By Johnstone Muthama
Does corruption matter anymore? Do words like transparency and accountability hold any meaning in our national discourse? These days, development seems to be all the rage.
The county and national governments appear to be racing to outdo each other in the commissioning of new and ever-bigger development projects. The Standard Gauge Railway, the Konza and Machakos cities, laptops for school kids, ambulances and police vehicles, just to name a few. These, we are told, will get us to the promised land of Vision 2030.
Development would indeed be welcome. We all know that the country needs better infrastructure; that the education system is failing our children and needs to be overhauled; that we need to invest more in the capacity of our security forces to deter and arrest criminals; and to provide quality, affordable and universal health care to our population. These are the things we all want.
However, successive kleptocracies have rent our national fabric and eaten away at our capacity to provide them. For half a century, the corruption of the regimes of Jomo Kenyatta, Daniel Moi, and Mwai Kibaki caused us to wander aimlessly in the desert of poverty during which time; we were constantly offered ever more grandiose promises of “development.”
It is this corruption that is singularly responsible for the fact that our children learn under trees or have to cross crocodile-infested waters to get to school. It is corruption that has denied us efficient health service and effective security agencies.
It is corruption that has skewed our priorities, destroyed our infrastructure and created a society, to paraphrase the late JM Kariuki, a nation of 10 millionaires and 10 million beggars.
Corruption today continues to be Kenya’s enemy number one. Yet it is not an enemy we are always comfortable acknowledging. The disappointment of the last 50 years has left many desperate for any hint of progress.
It is this desperation that many in power, both at the national and county level, have been preying on. So they continue to offer ill-thought out and, often, questionably procured high visibility projects, which demonstrate little regard for either the law or the real interests of the people.
It is perhaps understandable that some are tempted to look the other way when confronted with evidence of rules being bent or broken. Some may reason that we are at least getting something for our money, no matter how much else is stolen or squandered away. But this is a dangerous attitude.
We cannot hope to build our country on the sands of questionable policies, irregular procurement, illegal payments and underhand deals. It is this state of affairs that has led to, in the words of some wags on Twitter, “ambulances for a county with no hospitals, and laptops for schools without electricity.”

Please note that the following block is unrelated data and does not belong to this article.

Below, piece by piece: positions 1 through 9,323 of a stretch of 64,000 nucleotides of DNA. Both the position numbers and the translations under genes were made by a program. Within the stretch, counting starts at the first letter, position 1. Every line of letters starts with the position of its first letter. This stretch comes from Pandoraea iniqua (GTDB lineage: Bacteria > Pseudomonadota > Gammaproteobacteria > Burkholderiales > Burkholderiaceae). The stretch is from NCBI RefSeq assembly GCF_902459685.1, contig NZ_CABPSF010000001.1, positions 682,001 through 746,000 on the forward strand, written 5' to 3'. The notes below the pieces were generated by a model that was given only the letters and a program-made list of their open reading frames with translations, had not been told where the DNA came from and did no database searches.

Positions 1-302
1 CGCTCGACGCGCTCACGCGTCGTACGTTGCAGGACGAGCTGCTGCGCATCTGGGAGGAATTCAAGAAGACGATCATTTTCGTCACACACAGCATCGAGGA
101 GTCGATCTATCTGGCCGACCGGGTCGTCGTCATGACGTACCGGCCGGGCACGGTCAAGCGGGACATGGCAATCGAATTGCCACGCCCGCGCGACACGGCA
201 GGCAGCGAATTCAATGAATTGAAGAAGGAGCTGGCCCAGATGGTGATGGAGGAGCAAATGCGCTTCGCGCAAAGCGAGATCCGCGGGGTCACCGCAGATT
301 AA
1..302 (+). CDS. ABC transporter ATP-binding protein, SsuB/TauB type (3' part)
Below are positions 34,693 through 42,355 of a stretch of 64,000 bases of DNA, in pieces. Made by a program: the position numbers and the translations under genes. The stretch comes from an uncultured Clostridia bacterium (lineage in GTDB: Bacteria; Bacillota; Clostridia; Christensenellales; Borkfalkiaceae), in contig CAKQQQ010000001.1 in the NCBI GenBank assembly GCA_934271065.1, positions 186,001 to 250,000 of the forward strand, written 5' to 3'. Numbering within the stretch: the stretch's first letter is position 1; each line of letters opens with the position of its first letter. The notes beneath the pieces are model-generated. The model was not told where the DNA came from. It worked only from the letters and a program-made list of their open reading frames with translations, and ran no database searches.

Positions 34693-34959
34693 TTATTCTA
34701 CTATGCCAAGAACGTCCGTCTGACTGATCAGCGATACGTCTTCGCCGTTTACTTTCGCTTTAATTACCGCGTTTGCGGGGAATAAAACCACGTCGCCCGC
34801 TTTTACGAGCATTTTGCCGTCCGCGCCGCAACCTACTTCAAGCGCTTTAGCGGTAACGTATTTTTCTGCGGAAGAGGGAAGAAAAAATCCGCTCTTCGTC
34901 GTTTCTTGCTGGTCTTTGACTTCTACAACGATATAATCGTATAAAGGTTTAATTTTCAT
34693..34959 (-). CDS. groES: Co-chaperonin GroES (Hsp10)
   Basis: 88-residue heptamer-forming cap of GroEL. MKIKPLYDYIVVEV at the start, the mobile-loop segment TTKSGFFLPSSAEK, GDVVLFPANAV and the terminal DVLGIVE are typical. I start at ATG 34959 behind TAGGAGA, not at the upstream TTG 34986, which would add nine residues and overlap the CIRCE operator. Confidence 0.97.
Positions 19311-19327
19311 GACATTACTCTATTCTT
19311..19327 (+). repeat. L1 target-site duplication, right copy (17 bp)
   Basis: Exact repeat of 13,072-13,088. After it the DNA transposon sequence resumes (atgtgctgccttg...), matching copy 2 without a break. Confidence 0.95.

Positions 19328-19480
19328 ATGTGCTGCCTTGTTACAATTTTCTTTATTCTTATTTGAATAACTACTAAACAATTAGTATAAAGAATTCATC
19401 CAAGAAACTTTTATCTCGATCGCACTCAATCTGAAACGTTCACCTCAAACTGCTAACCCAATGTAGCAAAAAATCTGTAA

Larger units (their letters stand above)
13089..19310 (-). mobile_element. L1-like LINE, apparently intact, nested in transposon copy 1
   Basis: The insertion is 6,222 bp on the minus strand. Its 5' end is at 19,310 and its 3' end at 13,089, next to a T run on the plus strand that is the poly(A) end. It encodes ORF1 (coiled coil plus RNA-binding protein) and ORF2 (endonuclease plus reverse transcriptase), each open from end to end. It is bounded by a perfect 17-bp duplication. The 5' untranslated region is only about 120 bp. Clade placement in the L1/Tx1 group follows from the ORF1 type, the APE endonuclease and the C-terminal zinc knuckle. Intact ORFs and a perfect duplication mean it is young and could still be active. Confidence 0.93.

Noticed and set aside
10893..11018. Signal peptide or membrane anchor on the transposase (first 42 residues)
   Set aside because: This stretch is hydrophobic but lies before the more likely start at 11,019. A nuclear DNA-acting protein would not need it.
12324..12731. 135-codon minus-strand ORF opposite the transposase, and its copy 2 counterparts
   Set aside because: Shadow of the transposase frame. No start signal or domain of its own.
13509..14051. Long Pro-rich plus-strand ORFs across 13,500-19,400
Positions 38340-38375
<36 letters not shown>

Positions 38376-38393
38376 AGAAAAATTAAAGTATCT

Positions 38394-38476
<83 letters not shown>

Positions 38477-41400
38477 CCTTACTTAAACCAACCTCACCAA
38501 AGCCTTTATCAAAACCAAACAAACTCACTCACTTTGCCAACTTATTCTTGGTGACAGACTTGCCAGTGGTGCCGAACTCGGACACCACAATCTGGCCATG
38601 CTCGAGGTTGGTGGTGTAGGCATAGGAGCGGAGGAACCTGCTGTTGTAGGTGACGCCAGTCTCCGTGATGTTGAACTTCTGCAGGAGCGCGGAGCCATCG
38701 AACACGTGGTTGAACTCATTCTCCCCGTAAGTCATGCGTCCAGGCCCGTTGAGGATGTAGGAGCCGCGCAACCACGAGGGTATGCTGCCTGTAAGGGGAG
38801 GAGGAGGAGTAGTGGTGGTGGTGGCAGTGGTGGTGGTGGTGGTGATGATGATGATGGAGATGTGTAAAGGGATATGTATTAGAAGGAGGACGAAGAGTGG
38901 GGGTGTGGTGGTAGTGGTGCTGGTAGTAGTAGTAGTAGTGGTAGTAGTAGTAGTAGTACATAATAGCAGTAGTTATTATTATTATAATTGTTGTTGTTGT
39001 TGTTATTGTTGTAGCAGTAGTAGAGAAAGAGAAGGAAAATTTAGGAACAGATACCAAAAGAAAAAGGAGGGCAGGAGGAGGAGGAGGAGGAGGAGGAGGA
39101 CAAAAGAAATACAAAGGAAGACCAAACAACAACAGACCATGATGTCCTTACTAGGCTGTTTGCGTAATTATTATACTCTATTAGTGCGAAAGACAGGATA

The fact is corruption is a cancer on society. If diagnosed early and eliminated, then the country can develop and grow. However, if left unchecked, it will spread and eventually consume the nation.
The values espoused in the 2010 constitution are the rock on which we should build our country anew.
But what we have seen recently are signs of the return of grand corruption. At the national level, from the “Hustler Jet” to the Standard Gauge Railway, the Jubilee government has been beset by scandal.
It is less than transparent in its conception and tendering for its grandiose schemes, many of which appear designed to further enrich a few individuals at the expense of the nation. At the county level, a recently released report from the Auditor-General has also revealed many to be dens of corruption, with rampant misappropriation of public funds.
We must act quickly and decisively to excise this cancer from the new institutions created by the constitutions, before it metastasizes. We must all do our part to end the culture of impunity.
INVESTIGATE INSTANCES OF ILLEGALITY
The Ethics and Anti-Corruption Commission should urgently investigate the instances of illegality in the acquisition on goods and services as well as in the awarding of contracts and the handling of public monies, at both the county and national level. All who are found culpable should be prosecuted to the fullest extent of the law.
County assemblies should also hold their executives to account.
In the Senate, we are studying the Auditor-General’s report and will be taking appropriate action in line with our constitutional duty. Within the CORD coalition, we are determined that the spectre of grand corruption will not be allowed to again haunt the country.
We will continue to reach out across the party lines to find like-minded partners and so strengthen the legislature to act as an effective check on Executive excesses. As the saying goes, a house divided against itself cannot stand.
Finally, we must find ways to mobilise the great multitude of our people to stand against corruption. We will partner with the progressive elements within the media, civil society and the religious fraternity to strengthen governance and oversight mechanisms and to educate and sensitise citizens on the dangers of graft at every level.
So yes, corruption does matter. Accountability and transparency do matter. These are more than mere slogans but are the fundamental building blocks for lasting peace and prosperity in our land.
The author is Senator Machakos County and Minority Senate Chief Whip. This article first appeared on Daily Nation.